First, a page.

Can Depression Be Diagnosed With A Blood Test?

It may be closer than you think. A team of researchers across Canada are zeroing in on new ways to treat and diagnose depression involving brain scans, blood tests and ‘precision psychiatry’

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Are there biomarkers for depression?

*Names have been changed.

“It’s been absolute hell,” Sara* says of the depression that has ripped through at least five generations of her family. Her great grandmother killed herself at the age of 35. Her grandmother ended her own life in 1988, after suffering for decades. Her great aunt spent 40 years in a German asylum, shunned from society for her depression. Her uncles, cousins, and children have all suffered from mental health issues. When her mother in Kamloops, B.C., suddenly started showing signs of major depressive disorder at age 60 — transforming from an outgoing, loving wife, mom and grandma to a hardly recognizable, dependent, low-energy “shell” — Sara says her life was turned upside down. Her mom was deeply sad, rapidly losing weight and needed Sara’s constant company.
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“That’s when the nightmare really started, not only because we all knew what my mom had was obviously depression, but because we had to spend the next five years figuring out what treatment would actually make her better,” Sara says. The trial and error of trying different drugs and therapies while her mother languished was almost worse than the condition itself, she says.

Sara’s mother finally found the treatment that worked for her: electroconvulsive therapy, or ECT. She improved, but over the next two decades, depression resurfaced many times — and since ECT was viewed as a last resort, the cycle of experimenting with treatments would start again: different medications, increasing and decreasing dosages, sometimes combining two or three different drugs.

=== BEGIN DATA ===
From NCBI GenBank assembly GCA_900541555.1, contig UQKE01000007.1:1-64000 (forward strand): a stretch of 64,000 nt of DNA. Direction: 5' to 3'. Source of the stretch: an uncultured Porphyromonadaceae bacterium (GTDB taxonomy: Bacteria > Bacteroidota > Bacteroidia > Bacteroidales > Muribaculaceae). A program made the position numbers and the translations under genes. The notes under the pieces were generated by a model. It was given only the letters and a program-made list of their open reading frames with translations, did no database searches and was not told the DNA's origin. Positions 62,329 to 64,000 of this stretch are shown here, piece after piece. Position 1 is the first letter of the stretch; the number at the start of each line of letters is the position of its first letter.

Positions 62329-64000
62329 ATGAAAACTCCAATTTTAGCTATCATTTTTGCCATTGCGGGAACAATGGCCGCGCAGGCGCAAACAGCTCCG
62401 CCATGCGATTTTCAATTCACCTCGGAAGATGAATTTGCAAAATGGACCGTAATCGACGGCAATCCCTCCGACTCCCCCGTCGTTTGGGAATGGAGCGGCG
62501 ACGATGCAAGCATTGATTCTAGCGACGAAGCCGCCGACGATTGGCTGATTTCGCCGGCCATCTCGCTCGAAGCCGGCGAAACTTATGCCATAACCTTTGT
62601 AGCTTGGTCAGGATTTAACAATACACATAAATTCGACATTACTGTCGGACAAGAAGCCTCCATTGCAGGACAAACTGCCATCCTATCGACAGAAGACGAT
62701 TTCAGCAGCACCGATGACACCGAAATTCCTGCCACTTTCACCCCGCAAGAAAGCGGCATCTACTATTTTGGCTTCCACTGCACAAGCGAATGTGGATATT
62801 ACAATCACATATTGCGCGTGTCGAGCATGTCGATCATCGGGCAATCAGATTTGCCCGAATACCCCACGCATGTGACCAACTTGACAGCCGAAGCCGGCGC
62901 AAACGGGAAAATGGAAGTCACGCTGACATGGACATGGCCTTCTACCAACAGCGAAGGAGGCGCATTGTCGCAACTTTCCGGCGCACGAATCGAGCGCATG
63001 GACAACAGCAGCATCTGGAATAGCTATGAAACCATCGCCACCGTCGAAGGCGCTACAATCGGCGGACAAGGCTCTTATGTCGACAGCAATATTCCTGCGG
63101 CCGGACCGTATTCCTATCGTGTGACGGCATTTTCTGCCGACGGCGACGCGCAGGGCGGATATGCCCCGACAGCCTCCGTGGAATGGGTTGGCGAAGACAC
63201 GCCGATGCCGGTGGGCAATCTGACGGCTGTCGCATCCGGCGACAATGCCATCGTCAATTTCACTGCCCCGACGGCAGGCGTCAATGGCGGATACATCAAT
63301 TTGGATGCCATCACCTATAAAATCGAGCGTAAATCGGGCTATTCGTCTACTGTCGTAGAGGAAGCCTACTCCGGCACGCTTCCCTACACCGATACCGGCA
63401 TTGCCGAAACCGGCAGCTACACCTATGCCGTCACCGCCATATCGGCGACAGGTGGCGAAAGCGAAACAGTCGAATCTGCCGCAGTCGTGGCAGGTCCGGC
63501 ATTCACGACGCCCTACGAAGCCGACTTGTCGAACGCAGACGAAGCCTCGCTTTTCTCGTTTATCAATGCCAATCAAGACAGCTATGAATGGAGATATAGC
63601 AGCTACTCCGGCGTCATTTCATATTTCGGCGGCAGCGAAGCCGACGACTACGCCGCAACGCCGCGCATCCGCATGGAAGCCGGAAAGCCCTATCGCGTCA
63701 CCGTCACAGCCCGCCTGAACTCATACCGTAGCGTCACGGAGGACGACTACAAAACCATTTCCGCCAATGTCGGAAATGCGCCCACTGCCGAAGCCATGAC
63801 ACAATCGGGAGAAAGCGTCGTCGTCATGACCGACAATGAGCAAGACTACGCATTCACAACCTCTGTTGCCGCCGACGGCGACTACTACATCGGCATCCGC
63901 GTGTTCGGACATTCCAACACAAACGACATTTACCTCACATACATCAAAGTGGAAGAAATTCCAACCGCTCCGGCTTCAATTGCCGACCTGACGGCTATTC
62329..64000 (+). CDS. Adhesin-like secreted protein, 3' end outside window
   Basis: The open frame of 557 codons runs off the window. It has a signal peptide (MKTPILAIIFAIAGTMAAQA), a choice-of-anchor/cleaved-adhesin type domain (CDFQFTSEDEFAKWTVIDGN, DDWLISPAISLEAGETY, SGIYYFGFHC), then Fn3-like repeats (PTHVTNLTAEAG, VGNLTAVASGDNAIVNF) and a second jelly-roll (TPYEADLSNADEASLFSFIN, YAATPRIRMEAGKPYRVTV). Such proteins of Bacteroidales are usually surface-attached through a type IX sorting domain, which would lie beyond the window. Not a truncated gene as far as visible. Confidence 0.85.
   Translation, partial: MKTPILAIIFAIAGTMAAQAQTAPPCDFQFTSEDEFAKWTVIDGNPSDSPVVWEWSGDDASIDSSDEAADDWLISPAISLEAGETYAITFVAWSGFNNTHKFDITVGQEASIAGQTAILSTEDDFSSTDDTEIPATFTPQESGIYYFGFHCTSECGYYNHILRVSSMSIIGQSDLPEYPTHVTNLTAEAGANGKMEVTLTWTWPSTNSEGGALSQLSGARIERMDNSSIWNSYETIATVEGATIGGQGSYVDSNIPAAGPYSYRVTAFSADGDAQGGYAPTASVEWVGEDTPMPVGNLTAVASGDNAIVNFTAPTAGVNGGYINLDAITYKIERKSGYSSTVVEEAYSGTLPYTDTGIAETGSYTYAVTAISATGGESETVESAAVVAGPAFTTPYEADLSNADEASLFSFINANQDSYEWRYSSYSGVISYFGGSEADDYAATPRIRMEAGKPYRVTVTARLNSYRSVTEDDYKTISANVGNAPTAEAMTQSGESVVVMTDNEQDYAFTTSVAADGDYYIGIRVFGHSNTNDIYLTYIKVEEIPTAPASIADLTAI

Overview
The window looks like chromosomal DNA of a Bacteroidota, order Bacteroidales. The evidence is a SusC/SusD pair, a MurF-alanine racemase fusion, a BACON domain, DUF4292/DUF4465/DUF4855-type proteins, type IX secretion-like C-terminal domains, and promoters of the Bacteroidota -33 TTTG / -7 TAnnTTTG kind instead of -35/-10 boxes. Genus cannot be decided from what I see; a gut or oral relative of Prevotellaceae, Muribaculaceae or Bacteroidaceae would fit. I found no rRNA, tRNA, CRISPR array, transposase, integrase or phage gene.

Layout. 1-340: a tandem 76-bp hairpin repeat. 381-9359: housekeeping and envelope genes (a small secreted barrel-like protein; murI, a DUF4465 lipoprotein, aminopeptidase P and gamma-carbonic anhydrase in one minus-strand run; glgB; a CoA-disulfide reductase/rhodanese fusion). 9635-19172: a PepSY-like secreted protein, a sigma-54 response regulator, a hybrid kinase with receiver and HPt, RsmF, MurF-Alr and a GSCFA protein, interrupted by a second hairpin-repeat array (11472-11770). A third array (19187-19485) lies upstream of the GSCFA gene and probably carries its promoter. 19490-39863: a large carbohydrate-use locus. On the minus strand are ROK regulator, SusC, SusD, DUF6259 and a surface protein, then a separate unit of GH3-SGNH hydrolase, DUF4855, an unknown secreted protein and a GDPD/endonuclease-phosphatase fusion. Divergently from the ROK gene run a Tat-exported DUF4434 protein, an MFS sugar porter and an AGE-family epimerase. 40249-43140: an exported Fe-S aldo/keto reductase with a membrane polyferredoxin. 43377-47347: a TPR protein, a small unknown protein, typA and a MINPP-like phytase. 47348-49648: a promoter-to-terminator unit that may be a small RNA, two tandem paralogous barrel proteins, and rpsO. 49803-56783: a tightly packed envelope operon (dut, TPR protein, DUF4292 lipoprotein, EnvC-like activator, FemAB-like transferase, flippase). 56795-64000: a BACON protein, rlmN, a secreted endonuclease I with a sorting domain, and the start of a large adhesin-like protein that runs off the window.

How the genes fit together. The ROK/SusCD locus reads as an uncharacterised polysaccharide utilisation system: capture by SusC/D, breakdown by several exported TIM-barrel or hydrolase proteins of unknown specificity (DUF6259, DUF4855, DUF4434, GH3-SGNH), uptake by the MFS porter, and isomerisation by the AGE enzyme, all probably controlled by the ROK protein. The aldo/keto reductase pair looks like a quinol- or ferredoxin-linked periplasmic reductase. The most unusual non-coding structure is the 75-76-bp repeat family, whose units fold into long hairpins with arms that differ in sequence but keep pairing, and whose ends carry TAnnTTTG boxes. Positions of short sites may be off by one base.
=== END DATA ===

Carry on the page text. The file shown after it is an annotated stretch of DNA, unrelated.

This approach to treating depression has been the standard practice for decades: Doctors take their best guess, prescribing medicines or therapies to suffering patients and seeing what sticks.

But thanks to the effort of a team of connected mental health experts across the country, this may be about to change. CAN-BIND (Canadian Biomarker Integration Network in Depression) is a network of clinicians, data scientists, biologists and psychiatrists who are searching for ways to treat depression more acutely, by matching physical signs in the blood and in brain imaging to the right kind of treatment. The network has been working together since 2011, and now, with certain studies expected to cede results in the fall, the possibility of individually tailored therapies could soon be on the horizon.

“If you were diagnosed with breast cancer,” says Sidney Kennedy, the lead investigator for CAN-BIND, “your doctors would take all sorts of information — your genetic tests, the biopsy results, the stage of the disease,” and tailor a treatment program based on your specific case. “There would be a plan, one based on the data,” he says. Developing catered treatment plans like this for depression is the driving force behind CAN-BIND, which is funded largely by the Ontario Brain Institute.